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Sherlock Holmes & The Three Winter Terrors

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From the acclaimed author of Sherlock Holmes & The Christmas Demon another beautifully presented seasonal mystery. 1889. The First Terror. At a boys’ prep school in the Kent marshes, a pupil is found drowned in a pond. Could this be the fulfillment of a witch’s curse from four hundred years earlier? 1890. The Second Terror. A wealthy man dies of a heart attack at his London to From the acclaimed author of Sherlock Holmes & The Christmas Demon another beautifully presented seasonal mystery. 1889. The First Terror. At a boys’ prep school in the Kent marshes, a pupil is found drowned in a pond. Could this be the fulfillment of a witch’s curse from four hundred years earlier? 1890. The Second Terror. A wealthy man dies of a heart attack at his London townhouse. Was he really frightened to death by ghosts? 1894. The Third Terror. A body is discovered at a Surrey country manor, hideously ravaged. Is the culprit a cannibal, as the evidence suggests? These three linked crimes test Sherlock Holmes’s deductive powers, and his skepticism about the supernatural, to the limit. “Lovegrove has nailed the tone and rhythm of Conan Doyle’s storytelling to a tee” Starburst.


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From the acclaimed author of Sherlock Holmes & The Christmas Demon another beautifully presented seasonal mystery. 1889. The First Terror. At a boys’ prep school in the Kent marshes, a pupil is found drowned in a pond. Could this be the fulfillment of a witch’s curse from four hundred years earlier? 1890. The Second Terror. A wealthy man dies of a heart attack at his London to From the acclaimed author of Sherlock Holmes & The Christmas Demon another beautifully presented seasonal mystery. 1889. The First Terror. At a boys’ prep school in the Kent marshes, a pupil is found drowned in a pond. Could this be the fulfillment of a witch’s curse from four hundred years earlier? 1890. The Second Terror. A wealthy man dies of a heart attack at his London townhouse. Was he really frightened to death by ghosts? 1894. The Third Terror. A body is discovered at a Surrey country manor, hideously ravaged. Is the culprit a cannibal, as the evidence suggests? These three linked crimes test Sherlock Holmes’s deductive powers, and his skepticism about the supernatural, to the limit. “Lovegrove has nailed the tone and rhythm of Conan Doyle’s storytelling to a tee” Starburst.

30 review for Sherlock Holmes & The Three Winter Terrors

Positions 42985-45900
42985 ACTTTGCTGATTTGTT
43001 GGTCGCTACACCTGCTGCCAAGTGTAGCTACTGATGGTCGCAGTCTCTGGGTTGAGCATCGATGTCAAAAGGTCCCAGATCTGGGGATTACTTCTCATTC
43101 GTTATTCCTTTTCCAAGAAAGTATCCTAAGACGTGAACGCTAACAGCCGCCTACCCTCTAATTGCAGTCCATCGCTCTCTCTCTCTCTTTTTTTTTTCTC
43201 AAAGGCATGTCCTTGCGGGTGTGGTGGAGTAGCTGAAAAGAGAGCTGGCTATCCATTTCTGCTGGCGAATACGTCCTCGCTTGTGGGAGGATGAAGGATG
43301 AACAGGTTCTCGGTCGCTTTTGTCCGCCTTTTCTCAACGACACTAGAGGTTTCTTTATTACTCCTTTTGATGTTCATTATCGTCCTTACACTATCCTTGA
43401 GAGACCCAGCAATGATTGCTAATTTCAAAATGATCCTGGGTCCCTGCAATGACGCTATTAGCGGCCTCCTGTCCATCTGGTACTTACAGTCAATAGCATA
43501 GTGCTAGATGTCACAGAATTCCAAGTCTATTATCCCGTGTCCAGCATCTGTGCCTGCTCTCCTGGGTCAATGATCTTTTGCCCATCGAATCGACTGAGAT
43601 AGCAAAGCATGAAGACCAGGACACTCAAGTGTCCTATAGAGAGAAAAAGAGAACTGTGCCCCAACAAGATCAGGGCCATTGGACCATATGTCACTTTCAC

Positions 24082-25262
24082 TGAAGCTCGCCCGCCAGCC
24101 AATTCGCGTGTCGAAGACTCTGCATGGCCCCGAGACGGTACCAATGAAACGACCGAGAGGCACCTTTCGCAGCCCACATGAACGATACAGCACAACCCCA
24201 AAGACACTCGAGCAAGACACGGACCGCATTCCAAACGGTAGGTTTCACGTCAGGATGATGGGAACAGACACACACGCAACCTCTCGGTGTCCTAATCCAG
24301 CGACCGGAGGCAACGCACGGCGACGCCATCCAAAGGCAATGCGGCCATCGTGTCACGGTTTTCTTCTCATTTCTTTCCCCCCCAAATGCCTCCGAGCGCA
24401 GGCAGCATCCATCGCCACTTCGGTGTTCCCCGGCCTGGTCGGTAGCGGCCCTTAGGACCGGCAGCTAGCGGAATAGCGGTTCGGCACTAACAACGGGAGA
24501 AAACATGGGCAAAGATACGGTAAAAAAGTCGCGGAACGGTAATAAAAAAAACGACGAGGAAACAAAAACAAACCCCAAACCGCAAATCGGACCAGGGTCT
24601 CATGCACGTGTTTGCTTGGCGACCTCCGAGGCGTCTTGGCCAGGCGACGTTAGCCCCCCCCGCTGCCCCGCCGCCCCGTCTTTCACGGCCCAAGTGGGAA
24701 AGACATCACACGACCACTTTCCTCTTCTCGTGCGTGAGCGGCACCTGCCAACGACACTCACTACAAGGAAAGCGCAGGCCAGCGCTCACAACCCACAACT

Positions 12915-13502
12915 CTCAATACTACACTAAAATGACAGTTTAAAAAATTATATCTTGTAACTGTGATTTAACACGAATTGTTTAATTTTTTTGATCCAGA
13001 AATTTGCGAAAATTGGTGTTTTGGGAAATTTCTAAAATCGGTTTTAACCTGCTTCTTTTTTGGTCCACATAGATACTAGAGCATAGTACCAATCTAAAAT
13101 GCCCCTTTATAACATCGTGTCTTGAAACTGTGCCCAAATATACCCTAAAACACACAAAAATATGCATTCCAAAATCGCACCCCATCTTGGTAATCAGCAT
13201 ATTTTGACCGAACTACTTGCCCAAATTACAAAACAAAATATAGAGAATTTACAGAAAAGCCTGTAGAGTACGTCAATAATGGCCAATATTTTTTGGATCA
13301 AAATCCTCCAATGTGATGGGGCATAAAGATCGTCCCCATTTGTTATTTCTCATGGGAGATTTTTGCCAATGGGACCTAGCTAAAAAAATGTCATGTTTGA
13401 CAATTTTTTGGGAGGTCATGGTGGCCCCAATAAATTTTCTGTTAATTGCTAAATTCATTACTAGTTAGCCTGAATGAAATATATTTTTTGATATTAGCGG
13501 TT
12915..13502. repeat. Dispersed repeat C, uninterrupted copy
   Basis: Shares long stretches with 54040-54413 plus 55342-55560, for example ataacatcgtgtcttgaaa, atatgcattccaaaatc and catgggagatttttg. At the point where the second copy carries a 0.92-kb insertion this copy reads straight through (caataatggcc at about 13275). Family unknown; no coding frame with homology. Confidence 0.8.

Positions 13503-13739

1. 4 out of 5

    Sarah-Hope

    I read a LOT of riffs on the Holmes canon. Holmes has been a favorite of mine since back in 5th grade, and, since we no longer have Conan Doyle to turn to for new adventures, I'm dependent on an assortment of writers who have chosen to continue the Holmes legacy in their own fashion. A good proportion of these titles are mediocre. The ones that succeed generally involve pushing the traditional Holmes narrative in one way or another (think of Laurie King's Holmes, married to a much younger woman I read a LOT of riffs on the Holmes canon. Holmes has been a favorite of mine since back in 5th grade, and, since we no longer have Conan Doyle to turn to for new adventures, I'm dependent on an assortment of writers who have chosen to continue the Holmes legacy in their own fashion. A good proportion of these titles are mediocre. The ones that succeed generally involve pushing the traditional Holmes narrative in one way or another (think of Laurie King's Holmes, married to a much younger woman with a background in theological history). Occasionally, however, there's a title that succeeds because it reads as if Conan Doyle himself might have written it. Sherlock Holmes and the Three Winter Terrors is just such a title. The trio of interlocking tales is narrated in a voice that offers a dead-on version of the original Watson: intelligent (even if he's no match for Holmes), brave, gentlemanly, a bit over-concerned at times with propriety, and with a determination to do right by everyone he meets. My copy of Sherlock Holmes and the Three Winter Terrors is full of highlighted passages that I found delightful simply because they were so Watsonian. The Three Winter Terrors are similar in structure to many of the original Conan Doyle stories in terms of pacing, clues, and setting. If you enjoy reading the original Holmes stories, you'll enjoy reading what Lovegrove has on offer. I'm definitely on the lookout for more of his riffs on the canon. I received a free electronic review copy of this title from the publisher via Edelweiss; the opinions are my own.

  2. 4 out of 5

    Fizah(Books tales by me)

    THANKS TO NETGALLEY AND THE PUBLISHER FOR THIS REVIEW COPY IN EXCHANGE FOR AN HONEST REVIEW. This book has three stories. 1889. The First Terror is about a susceptible death of a boy in Watson's old school. The story was interesting, and the whole atmosphere pulled me into the book. The mystery was well kept. Although, the writing style wasn't my cup of tea. 1890, the Second Terror covered the death of a rich and corrupt man. His death was rather indirect and felt natural. The way sherlock solved THANKS TO NETGALLEY AND THE PUBLISHER FOR THIS REVIEW COPY IN EXCHANGE FOR AN HONEST REVIEW. This book has three stories. 1889. The First Terror is about a susceptible death of a boy in Watson's old school. The story was interesting, and the whole atmosphere pulled me into the book. The mystery was well kept. Although, the writing style wasn't my cup of tea. 1890, the Second Terror covered the death of a rich and corrupt man. His death was rather indirect and felt natural. The way sherlock solved the case was quite interesting, but I found my attention wavering. several times, 1990, the Third Terror connected the characters from the last two stories and several new characters. It is the story I liked least and skimmed a lot. The ending was unexpected and intelligent. I enjoy the book but also struggle to read it. It is the writing style I try to avoid.